All Hallow’s Read Comic Book Recommendations
Hi everyone. Juliette here. Halloween is my favorite time of year because everyone pulls out their bats and ghosts and monsters and, above all, costumes! I love getting into the spirit of the holiday and one of my favorite ways to do that is participating in All Hallow’s Read
, a tradition of scary book giving around Halloween started by Neil Gaiman. So without further ado, here are some of my recommendations of some fantastic comics to get you in the Halloween spirit:
Scott Snyder, Rafael Albuquerque, & Stephen King
Two alternating stories follow the power struggle between old world European vampires and the new, dangerous American vampires. Snyder tells the tale of Pearl, a young woman in the glamorous Hollywood of the 1920′s who is thrust into the vicious world of vampires, while King recounts the history of Skinner Sweet, the original American vampire who terrorizes the Wild West. This is the first volume of a very different, captivating, frightening take on the vampire mythos.
By Chris Roberson & Michael Allred
Gwen is a young grave digger in Eugene, Oregon. She is also a zombie and must eat one brain a month to keep herself acting human. With the help of her friends, Eleanor the ghost stuck in the swinging 60’s and Spot the were-terrier, Gwen carries out the last wishes of the people whose brains she eats. With Vampire-run paintball and monster hunters arriving on the scene, it just gets weirder from there. All Hallow’s Read is a great opportunity to read up on the comic before the start of the CW’s TV show based loosely on this series.
| Anya’s Ghost
By Vera Brosgol
Anya is insecure and feels like she doesn’t fit in at her high school, which is part of why befriending the ghost of another young girl who died years ago is so exciting. But Anya’s new bestie has some dangerous secrets and might not be as friendly a ghost as she seems. A great book for adults and young adults alike!
| Locke & Key
By Joe Hill & Gabriel Rodriguez
When the Lockes move back to the old family home after a tragedy, the three children start discovering mysterious keys around the property that open magical doors. Unbeknownst to them, an angry, vicious entity is also on the property and will do anything it takes to get one particular key. With a perfect balance of rich character development, exciting magical discovery, and sudden, shocking violence, this is simply put, one of the best and most beautiful fantasy horror comics ever created.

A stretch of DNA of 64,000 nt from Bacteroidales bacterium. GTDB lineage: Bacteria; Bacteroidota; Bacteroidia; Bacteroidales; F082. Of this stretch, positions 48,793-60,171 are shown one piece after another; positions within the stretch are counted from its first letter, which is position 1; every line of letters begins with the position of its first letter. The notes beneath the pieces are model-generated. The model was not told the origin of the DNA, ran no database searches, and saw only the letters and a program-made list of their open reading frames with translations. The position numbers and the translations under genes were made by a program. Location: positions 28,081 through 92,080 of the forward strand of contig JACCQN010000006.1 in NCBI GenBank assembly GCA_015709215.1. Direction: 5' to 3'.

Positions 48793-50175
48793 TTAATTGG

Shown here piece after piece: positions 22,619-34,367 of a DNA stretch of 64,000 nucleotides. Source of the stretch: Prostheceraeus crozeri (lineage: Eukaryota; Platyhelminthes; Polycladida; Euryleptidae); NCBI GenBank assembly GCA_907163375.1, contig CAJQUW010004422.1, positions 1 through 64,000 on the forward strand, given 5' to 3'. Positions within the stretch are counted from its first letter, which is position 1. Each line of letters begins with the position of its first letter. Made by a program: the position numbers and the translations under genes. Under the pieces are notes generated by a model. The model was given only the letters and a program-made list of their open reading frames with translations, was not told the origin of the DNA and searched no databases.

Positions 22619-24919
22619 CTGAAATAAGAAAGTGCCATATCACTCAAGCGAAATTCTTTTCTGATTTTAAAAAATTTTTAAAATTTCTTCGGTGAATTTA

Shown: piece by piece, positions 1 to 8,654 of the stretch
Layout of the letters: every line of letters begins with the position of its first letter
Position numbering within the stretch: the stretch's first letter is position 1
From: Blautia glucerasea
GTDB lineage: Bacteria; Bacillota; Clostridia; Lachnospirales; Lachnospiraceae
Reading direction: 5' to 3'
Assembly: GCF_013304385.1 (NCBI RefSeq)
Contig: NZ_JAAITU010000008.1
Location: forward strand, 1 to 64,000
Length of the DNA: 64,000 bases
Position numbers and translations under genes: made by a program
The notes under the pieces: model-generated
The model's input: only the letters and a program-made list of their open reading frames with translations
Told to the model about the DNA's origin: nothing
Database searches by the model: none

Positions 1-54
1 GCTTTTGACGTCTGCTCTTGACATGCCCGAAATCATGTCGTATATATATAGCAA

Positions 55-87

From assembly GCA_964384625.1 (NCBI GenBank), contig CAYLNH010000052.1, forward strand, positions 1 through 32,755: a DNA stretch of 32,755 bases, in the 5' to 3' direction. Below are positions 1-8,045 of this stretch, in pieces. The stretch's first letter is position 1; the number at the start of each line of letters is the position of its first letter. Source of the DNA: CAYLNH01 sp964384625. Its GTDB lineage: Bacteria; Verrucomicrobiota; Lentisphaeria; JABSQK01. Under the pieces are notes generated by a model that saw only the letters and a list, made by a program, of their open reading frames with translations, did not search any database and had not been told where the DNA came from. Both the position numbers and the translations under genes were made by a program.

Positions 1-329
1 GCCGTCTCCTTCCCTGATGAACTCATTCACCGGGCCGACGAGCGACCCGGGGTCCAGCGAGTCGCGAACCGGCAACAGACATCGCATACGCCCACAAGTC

| Afterlife With Archie
By Roberto Aguirre-Sacasa & Francesco Francavilla
Riverdale has been overrun with zombies! After trying to reverse a tragic accident, Jughead becomes one of the walking dead and classic Archie characters are put to the test as danger spreads through the community and dangerous secrets get revealed. This is quality horror! A must-read for any and all zombie fans, this book deviates sharply from traditional Archie fare and is definitely NOT FOR CHILDREN!
By Scott Snyder & Jock
Real witches are not the men and women who have been persecuted throughout history. Real witches are something else… something elemental and horrifying. The Rooks family has just moved to a new town to get away from the memory of a traumatizing encounter their daughter had with a bully, but something more terrifying than they could possibly imagine has found them in their new home too. Only one issue in, this series is already all kinds of frightening. Pro-tip: Do not read this comic alone at night!
| Madame Frankenstein
By Megan Levens & Jamie S. Rich
Set in glamorous 1930’s Hollywood, this miniseries tells the story of scientist Victor Krall who sees a new opportunity when the woman who rejected his advances dies in a car crash. Intent on controlling the object of his affections, Victor is not prepared for what happens when he resurrects her and she decides she is less “his creature” than he thought. A brilliant blending of Shelley’s Frankenstein and Shaw’s Pygmallion with a decidedly feminist twist.
| Edward Scissorhands
By Kate Leth & Drew Rausch
It’s been years since the events of the classic Burton film and Edward still lives alone in the inventor’s mansion on a hill. His solitude is about to come to an end when he awakens one of the inventor’s other unfinished creations in the mansion and Kim’s teenage granddaughter decides to investigate her grandmother’s stories about the man who made the snow. Rausch’s art is a perfect compliment to the Burton aesthetic and Leth’s writing makes this a great, teen-friendly series.
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